MONTECITO, Calif. - The specialized ring nets of woven metal hanging across some Montecito creeks will be coming out soon.
They were installed after the deadly mudflow event that took 23 lives on January 9, 2018.
The non-profit Project for Resilient Communities worked with the county and private donors to fund and permit the project. It demonstrated the way the water could pass but the boulders, tree stumps, and large debris would be held back.
There was also a consideration for a safe animal passage.
Recently, however, there was a breakdown in any agreement for the county to be part of cleaning out the ring nets going forward.
Published reports in Noozhawk, the Independent, and Montecito Journal have detailed the negotiations taking place and the funding issues linked to the newer style of flood protection.
An open letter from the group's leadership team said there wasn't enough time to continue working with the county on funding or raise the money needed to keep the nets in place.
The cost to clear them out after the rainy season would be an estimated $1.2 million dollars each based on one clean-up operation. That was not supported going forward by the county out of its funds.
Six nets have been installed. They are in San Ysidro, Buena Vista, and Cold Springs Canyons.
Santa Barbara County Public Works maintains a vigorous schedule of clearing creeks and debris basins to have the capacity, the county says, to provide protection from flooding and the loss of lives or property in normal rain years. When extreme rains hit, it is unclear what, if any, system can stop the flow coming out of the hills.
The 2018 debris flow was strong enough to send massive boulders, the size of cars, large distances and into homes. Structures were torn apart and cars were tossed through front windows or up into trees.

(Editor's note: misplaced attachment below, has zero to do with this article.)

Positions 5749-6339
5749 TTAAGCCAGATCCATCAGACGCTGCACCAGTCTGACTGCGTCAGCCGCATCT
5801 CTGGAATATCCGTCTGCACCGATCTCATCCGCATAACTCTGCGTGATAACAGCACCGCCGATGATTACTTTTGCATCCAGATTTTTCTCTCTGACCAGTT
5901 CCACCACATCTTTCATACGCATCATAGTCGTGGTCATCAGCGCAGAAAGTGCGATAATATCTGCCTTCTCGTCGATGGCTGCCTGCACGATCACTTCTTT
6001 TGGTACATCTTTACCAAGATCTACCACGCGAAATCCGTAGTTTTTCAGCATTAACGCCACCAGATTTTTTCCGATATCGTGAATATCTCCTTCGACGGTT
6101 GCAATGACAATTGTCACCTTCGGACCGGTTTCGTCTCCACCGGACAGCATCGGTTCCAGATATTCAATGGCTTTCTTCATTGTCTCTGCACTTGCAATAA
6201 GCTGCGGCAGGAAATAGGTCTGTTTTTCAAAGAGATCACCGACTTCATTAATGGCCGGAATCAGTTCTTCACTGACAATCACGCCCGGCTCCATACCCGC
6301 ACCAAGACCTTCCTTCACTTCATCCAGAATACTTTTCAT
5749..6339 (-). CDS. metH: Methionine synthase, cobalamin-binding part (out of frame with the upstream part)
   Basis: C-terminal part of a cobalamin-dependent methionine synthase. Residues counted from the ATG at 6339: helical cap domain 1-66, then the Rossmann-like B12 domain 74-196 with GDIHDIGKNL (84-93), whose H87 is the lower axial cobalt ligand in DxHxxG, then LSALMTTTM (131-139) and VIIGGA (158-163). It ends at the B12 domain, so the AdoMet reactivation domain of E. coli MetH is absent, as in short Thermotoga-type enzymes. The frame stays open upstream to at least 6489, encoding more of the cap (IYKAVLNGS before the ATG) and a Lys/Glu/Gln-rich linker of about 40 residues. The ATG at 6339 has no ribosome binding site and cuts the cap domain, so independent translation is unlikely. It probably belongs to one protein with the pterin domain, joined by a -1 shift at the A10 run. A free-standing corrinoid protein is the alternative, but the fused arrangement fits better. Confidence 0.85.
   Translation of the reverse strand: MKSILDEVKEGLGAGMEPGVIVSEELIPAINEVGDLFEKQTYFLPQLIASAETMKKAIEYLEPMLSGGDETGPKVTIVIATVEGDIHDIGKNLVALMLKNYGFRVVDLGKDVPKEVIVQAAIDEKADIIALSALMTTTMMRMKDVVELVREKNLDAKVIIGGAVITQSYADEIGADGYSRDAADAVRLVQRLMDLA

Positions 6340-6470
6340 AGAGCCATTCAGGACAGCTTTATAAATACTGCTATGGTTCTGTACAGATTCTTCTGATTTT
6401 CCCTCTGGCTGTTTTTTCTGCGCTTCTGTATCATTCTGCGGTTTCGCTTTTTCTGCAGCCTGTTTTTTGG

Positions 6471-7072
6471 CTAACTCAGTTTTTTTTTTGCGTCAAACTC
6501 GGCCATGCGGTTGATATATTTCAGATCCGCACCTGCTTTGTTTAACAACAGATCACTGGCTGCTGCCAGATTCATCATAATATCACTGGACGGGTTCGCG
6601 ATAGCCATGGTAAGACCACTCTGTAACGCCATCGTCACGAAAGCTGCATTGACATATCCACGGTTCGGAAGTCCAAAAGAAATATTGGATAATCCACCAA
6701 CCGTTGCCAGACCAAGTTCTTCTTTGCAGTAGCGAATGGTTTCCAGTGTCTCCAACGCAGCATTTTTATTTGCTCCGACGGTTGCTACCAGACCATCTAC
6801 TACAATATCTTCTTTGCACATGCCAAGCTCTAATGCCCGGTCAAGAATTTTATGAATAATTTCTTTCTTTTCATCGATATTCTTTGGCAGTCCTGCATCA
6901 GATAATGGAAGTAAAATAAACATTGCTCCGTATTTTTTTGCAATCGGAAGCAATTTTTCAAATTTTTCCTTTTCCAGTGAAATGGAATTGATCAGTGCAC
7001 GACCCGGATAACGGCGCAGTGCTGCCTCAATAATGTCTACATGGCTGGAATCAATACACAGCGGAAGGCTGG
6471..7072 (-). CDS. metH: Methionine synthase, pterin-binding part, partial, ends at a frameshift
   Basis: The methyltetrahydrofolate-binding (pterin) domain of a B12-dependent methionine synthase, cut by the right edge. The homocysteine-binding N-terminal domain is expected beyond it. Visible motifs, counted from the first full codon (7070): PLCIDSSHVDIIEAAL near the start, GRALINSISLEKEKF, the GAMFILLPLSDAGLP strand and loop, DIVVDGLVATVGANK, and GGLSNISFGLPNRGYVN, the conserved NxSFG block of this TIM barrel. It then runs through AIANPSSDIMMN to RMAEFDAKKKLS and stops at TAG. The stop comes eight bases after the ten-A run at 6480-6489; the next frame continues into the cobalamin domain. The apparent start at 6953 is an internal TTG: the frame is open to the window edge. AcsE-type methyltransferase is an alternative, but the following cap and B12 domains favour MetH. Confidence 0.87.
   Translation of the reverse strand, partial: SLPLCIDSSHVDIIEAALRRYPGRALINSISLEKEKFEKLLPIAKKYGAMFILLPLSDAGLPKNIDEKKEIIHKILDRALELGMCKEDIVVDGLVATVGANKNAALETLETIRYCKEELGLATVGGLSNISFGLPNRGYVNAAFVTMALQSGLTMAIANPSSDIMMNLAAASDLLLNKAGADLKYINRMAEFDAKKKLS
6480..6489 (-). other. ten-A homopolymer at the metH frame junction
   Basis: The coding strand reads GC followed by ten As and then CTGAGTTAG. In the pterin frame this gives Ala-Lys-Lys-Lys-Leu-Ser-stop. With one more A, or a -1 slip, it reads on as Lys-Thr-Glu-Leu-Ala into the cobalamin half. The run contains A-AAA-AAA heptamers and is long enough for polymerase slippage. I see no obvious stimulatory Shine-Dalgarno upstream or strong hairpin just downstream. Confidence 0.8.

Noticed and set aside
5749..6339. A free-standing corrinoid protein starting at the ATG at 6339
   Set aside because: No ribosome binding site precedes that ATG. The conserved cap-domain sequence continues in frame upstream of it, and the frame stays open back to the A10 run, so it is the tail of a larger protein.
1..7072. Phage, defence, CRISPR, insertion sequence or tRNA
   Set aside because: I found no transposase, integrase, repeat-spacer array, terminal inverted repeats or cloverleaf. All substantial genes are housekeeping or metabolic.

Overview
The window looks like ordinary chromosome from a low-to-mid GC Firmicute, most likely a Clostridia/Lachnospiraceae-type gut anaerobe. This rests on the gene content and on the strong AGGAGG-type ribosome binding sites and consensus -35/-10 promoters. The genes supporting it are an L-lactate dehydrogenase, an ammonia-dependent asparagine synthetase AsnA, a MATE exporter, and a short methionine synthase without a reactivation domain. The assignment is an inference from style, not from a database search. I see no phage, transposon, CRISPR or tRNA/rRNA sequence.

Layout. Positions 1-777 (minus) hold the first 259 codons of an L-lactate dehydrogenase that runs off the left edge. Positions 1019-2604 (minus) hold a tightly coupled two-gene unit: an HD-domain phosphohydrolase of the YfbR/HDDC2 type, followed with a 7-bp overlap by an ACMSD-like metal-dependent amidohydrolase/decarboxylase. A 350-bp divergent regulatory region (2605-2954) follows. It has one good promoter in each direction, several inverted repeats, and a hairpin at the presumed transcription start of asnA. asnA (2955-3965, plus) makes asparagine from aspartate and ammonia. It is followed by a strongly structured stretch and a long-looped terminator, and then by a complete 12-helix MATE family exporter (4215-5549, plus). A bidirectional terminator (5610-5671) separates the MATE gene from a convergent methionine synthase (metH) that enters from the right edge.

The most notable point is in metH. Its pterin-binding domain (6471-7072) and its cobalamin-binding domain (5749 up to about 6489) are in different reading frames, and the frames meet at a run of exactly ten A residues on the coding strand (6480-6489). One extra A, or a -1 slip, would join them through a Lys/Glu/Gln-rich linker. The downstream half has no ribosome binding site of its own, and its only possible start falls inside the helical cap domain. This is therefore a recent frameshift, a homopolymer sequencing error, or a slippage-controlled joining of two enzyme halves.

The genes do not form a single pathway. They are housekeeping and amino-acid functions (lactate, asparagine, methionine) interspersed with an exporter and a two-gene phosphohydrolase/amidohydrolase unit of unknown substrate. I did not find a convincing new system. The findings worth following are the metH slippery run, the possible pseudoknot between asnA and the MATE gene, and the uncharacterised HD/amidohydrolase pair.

Area resident and realtor Josiah Hamilton said, "if anything it I think it helps people feel a sense of security especially the people who were impacted by all of that. It's a shame."
An avid hiker and area resident Bob McMillen took a big picture look at what's happening. "Other than the fact that you have to clean them out and maintain them, and it's expensive, it's a fraction of the cost compared to the damage that would be done ." Hearing that the nets were about to be removed, he said "I think it is a terrible idea to take them out." McMillen watched the NewsChannel coverage during recent storms in the area. He saw, "boulders bouncing out with the nets. What will happen without the nets?"
For those who know the history of the area, to see a damaging storm another day is, as they say, not "if" is will happen, "Of course it's when. Sure that was not a once in a millennium event," said Carl Cadenasso. "So what's the county going to do when all the boulders come in and inundate the town?"
Hamilton said he was aware of all he time and effort that went into the project. from fundraising to permitting. "I am disappointed. I think they are there for a reason. They are put in there because there's a lot of smart people that figured out this is a really great solution and I know a lot of those people took a lot of time and energy and spent a lot of time and money and I think that would all go to waste."
The plan to remove the ring nets is expected to begin immediately. The deadline is November 15. A helicopter is expected to be involved in lifting the nets out.
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